Amazon investors are looking for updates on the tech giant's cloud business, ad revenue growth and signals on consumer health heading into the holidays as inflation continues to impact spending for corporations and consumers.
Investors want to know how Amazon Web Services (AWS), the company's cloud provider, stands up against Microsoft and Google which both on Tuesday reported slowed growth in their cloud businesses in the quarter ending in 30 June.
Amazon previously said it is seeing a decrease in growth in AWS as business clients reallocated their spending to reduce costs.
"There is potential for cloud computing, including Microsoft's Azure, Google Cloud and AWS, to materially benefit from companies interested in artificial intelligence," said Tom Forte, a senior research analyst at financial firm D.A. Davidson Companies.
However, as consumers overall pullback on spending, companies invested in AI and cloud tools are forced to reconsider their expenses, which will influence cloud computing growth, Forte said.
Amazon chief financial officer Brian Olsavsky said during its first-quarter call in April that he expects the tech and retail giant's cloud business to slow as its enterprise clients became more "cautious in their spending."
Investors are also looking to see how Amazon's advertising business intersects with more language models and generative AI.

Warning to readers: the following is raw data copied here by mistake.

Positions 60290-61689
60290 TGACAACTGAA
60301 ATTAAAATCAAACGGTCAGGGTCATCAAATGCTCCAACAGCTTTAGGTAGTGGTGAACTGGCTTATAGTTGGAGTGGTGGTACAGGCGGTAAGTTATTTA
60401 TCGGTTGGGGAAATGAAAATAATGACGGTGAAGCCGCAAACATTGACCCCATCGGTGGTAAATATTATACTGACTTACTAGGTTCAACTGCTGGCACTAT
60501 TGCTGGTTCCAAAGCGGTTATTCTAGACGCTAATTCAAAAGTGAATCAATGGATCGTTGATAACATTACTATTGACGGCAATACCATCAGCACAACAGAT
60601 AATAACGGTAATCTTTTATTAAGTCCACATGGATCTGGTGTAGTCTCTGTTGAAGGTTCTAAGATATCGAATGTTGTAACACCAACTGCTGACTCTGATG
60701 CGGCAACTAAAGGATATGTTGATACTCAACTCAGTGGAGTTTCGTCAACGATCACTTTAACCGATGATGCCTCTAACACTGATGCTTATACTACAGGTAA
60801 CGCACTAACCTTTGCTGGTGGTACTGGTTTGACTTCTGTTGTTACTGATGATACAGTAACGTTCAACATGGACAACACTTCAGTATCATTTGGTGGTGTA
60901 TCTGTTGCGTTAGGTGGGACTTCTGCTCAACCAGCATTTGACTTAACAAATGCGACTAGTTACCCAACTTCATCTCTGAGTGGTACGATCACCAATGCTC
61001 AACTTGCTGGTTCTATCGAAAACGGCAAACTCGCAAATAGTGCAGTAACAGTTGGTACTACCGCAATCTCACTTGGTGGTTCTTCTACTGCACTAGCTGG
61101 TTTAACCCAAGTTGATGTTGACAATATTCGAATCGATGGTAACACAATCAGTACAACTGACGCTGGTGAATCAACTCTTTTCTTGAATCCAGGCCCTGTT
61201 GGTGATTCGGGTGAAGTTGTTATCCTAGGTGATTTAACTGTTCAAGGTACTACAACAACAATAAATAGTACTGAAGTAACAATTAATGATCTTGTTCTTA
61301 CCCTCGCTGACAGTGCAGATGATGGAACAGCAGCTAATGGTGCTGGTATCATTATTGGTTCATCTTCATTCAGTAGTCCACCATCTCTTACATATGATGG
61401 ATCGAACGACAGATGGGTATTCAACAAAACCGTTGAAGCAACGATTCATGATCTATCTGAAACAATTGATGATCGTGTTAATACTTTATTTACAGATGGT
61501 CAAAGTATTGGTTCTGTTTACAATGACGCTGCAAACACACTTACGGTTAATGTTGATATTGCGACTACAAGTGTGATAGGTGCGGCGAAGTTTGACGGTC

The company's advertising business was seeing "robust growth" due to its machine learning investment, chief executive Andy Jassy said in the first-quarter earnings call.
Investors will also compare Amazon's ad business with Google, which on Tuesday reported a 3.3% increase in advertising revenue to $58.1 billion despite a broader advertising pullback.
Ad sales for Google's YouTube video service unit rose 4.4% to $7.67 billion compared to last year.
Net sales of Amazon's advertising business in the first quarter were $9.51 billion.
Investors expect the company's advertising segment will increase to $10.3 billion in the second-quarter, according to estimates from Refinitiv.
On the retail front, Amazon investors want to know how the company will keep consumers shopping on its site as discretionary spending decelerates with US retail sales seeing a nominal increase 0.2% in June.
Investors are looking for Amazon's game plan to improve its e-commerce business profitability for rest of the year.
Prime Day sales, which took place 11-12 July, will not be included in Amazon's results for its second quarter, which ended 30 June.
The retail giant hit record sales on the first half of its two-day Prime event and plans to host another fall Prime event.
More Third-Party Sellers
Amazon's profit margin was 46.77% in the first-quarter.
Analysts expect its margins to reach 46.53%, according to Refinitiv.
"The big focus point will be on improving profitability and the hope is that e-commerce margins will improve year-over-year and quarter-over-quarter," said Arun Sundaram, vice president of equity research at CFRA.
Since the first-quarter, Singapore-based Shein and China's Temu launched marketplace models in the United States in an effort to compete for Amazon's shoppers and vendors.
Amazon is increasing the number of third-party sellers on its platform, which has helped the retailer's ad business.
Vendors can purchase ad space in search results and use other tools to catch customers' attention in an ocean of products.
"The number of third party sellers selling on Amazon is increasing and if that continues, more of them will likely advertise on Amazon," Sundaram said.
Amazon's first-quarter operating income was $4.77 billion a 74.4%% increase from $2.74 billion in the fourth-quarter and a 30.1% increase from last year.